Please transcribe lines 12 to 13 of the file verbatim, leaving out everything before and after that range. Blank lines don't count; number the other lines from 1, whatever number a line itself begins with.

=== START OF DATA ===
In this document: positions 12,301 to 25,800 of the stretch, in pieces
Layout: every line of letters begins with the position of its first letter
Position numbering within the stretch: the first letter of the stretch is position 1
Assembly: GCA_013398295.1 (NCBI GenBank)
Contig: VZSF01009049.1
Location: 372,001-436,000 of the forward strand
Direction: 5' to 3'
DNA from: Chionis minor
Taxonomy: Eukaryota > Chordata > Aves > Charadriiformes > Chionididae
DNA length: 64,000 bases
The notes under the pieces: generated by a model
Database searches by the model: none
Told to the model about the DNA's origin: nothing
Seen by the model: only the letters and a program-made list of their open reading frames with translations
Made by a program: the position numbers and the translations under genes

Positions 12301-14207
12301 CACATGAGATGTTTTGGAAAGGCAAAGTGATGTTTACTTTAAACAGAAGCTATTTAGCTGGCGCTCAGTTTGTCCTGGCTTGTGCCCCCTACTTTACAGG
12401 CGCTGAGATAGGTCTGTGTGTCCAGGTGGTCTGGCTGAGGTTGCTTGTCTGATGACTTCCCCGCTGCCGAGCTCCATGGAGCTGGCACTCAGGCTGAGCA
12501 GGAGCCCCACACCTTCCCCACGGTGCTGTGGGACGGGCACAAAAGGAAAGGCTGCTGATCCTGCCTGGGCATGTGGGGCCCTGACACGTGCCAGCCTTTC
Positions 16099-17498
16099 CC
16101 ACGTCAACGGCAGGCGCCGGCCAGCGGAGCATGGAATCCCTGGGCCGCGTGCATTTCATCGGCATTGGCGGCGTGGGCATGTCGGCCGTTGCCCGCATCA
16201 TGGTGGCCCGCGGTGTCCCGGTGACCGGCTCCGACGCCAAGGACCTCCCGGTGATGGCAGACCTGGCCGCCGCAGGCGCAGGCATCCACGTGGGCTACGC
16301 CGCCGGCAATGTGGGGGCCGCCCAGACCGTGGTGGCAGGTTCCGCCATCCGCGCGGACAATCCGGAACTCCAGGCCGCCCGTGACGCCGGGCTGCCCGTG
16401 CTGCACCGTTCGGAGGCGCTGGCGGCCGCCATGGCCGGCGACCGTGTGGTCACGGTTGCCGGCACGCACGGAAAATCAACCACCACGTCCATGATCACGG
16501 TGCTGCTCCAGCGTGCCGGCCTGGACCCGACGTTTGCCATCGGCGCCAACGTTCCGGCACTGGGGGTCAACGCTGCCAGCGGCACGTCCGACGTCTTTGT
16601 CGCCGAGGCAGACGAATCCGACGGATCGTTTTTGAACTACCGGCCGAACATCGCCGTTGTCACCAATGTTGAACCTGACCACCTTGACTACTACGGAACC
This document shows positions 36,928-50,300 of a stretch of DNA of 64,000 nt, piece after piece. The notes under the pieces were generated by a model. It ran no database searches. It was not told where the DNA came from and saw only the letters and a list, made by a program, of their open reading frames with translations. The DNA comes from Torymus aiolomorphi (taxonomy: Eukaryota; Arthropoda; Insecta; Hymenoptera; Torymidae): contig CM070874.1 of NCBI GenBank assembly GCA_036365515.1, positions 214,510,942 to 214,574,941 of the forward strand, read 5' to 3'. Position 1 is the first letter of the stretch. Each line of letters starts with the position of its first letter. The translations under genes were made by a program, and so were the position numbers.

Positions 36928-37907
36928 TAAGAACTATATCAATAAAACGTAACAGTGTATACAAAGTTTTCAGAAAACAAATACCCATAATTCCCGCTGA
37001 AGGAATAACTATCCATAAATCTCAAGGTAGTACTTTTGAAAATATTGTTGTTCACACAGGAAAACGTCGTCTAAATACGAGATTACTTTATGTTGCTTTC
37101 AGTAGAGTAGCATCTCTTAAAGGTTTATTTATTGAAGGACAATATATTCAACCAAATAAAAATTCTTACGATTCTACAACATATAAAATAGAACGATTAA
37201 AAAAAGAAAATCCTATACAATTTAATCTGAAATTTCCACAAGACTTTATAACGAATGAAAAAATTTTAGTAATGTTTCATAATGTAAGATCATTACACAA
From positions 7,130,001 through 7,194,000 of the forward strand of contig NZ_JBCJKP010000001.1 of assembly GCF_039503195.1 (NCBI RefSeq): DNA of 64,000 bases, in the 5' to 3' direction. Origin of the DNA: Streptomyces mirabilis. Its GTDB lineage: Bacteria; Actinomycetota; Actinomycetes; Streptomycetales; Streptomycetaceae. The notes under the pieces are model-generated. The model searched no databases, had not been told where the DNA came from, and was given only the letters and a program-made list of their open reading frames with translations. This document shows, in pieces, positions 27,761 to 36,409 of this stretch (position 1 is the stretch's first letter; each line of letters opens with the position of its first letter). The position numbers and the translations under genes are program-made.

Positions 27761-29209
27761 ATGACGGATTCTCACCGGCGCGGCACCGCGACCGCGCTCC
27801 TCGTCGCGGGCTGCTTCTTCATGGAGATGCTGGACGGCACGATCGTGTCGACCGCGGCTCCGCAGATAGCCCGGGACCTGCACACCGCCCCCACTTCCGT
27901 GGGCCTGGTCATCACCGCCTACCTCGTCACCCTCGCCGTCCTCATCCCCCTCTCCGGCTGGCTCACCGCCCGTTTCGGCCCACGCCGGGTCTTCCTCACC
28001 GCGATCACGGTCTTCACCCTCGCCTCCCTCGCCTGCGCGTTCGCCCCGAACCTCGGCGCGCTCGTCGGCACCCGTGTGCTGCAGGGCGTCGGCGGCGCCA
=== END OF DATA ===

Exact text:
Database searches by the model: none
Told to the model about the DNA's origin: nothing